The Jewish Daily Forward welcomes reader comments in order to promote thoughtful discussion on issues of importance to the Jewish community. In the interest of maintaining a civil forum, The Jewish Daily Forwardrequires that all commenters be appropriately respectful toward our writers, other commenters and the subjects of the articles. Vigorous debate and reasoned critique are welcome; name-calling and personal invective are not. While we generally do not seek to edit or actively moderate comments, our spam filter prevents most links and certain key words from being posted and The Jewish Daily Forward reserves the right to remove comments for any reason.





Find us on Facebook!
  • Lusia Horowitz left pre-state Israel to fight fascism in Spain — and wound up being captured by the Nazis and sent to die at Auschwitz. Share her remarkable story — told in her letters.
  • Vered Guttman doesn't usually get nervous about cooking for 20 people, even for Passover. But last night was a bit different. She was cooking for the Obamas at the White House Seder.
  • A grumpy Jewish grandfather is wary of his granddaughter's celebrating Easter with the in-laws. But the Seesaw says it might just make her appreciate Judaism more. What do you think?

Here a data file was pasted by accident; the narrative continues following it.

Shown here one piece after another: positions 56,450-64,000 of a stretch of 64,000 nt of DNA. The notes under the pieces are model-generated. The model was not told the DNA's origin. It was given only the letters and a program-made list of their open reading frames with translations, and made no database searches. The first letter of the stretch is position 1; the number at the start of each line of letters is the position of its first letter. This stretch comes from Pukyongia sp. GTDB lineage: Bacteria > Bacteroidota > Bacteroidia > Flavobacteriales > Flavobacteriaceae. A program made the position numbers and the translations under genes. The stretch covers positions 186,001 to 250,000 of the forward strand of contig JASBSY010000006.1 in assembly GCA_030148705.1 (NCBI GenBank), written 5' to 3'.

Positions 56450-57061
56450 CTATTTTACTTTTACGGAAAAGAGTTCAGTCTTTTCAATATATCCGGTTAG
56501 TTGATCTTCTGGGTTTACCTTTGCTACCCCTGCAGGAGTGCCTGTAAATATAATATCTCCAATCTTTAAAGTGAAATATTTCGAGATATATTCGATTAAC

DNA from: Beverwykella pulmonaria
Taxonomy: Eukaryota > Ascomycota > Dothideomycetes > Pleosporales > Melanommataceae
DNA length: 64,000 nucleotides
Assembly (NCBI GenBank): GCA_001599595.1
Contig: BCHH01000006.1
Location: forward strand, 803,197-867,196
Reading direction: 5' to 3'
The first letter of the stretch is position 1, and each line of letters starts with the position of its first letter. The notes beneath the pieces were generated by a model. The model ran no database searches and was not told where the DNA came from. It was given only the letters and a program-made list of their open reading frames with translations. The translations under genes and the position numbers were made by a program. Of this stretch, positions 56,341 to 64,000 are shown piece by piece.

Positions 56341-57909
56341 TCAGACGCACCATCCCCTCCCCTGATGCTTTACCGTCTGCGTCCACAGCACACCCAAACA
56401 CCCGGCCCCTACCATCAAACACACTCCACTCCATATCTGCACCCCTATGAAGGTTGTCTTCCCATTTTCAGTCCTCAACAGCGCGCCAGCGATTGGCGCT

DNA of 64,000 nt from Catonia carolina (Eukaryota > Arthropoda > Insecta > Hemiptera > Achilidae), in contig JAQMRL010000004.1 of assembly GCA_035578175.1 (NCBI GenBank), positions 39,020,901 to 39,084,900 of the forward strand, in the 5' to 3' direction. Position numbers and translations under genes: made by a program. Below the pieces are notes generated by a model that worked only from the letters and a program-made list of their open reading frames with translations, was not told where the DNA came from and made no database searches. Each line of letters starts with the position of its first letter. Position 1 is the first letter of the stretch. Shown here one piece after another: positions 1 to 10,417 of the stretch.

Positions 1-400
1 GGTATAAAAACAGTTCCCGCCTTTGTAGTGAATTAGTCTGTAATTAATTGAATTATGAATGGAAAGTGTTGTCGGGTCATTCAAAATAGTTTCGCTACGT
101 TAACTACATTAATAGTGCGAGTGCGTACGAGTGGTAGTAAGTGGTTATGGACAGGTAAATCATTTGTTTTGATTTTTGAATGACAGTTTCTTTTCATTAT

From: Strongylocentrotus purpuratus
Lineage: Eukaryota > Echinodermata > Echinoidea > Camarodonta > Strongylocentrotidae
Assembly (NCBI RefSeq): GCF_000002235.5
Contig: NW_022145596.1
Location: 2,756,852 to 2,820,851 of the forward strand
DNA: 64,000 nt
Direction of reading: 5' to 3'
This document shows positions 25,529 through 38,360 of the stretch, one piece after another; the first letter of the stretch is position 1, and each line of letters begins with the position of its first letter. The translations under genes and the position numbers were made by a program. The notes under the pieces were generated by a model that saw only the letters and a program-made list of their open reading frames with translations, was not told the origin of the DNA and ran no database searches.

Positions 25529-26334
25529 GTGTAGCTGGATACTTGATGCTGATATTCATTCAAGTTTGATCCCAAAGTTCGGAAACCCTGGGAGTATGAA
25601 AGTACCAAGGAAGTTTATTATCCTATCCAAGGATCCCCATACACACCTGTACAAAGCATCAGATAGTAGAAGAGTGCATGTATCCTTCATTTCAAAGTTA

• “Twist and Shout.” “Under the Boardwalk.” “Brown-Eyed Girl.” What do these great songs have in common? A forgotten Jewish songwriter. We tracked him down.
  • What can we learn from tragedies like the rampage in suburban Kansas City? For one thing, we must keep our eyes on the real threats that we as Jews face.
  • When is a legume not necessarily a legume? Philologos has the answer.
  • "Sometime in my childhood, I realized that the Exodus wasn’t as remote or as faceless as I thought it was, because I knew a former slave. His name was Hersh Nemes, and he was my grandfather." Share this moving Passover essay!
  • Getting ready for Seder? Chag Sameach! http://jd.fo/q3LO2
  • "We are not so far removed from the tragedies of the past, and as Jews sit down to the Seder meal, this event is a teachable moment of how the hatred of Jews-as-Other is still alive and well. It is not realistic to be complacent."
  • Aperitif Cocktail, Tequila Shot, Tom Collins or Vodka Soda — Which son do you relate to?
  • Elvis craved bacon on tour. Michael Jackson craved matzo ball soup. We've got the recipe.
  • This is the face of hatred.
  • What could be wrong with a bunch of guys kicking back with a steak and a couple of beers and talking about the Seder? Try everything. #ManSeder
  • BREAKING: Smirking killer singled out Jews for death in suburban Kansas City rampage. 3 die in bloody rampage at JCC and retirement home.
  • Real exodus? For Mimi Minsky, it's screaming kids and demanding hubby on way down to Miami, not matzo in the desert.
  • from-cache

Would you like to receive updates about new stories?




















We will not share your e-mail address or other personal information.

Already subscribed? Manage your subscription.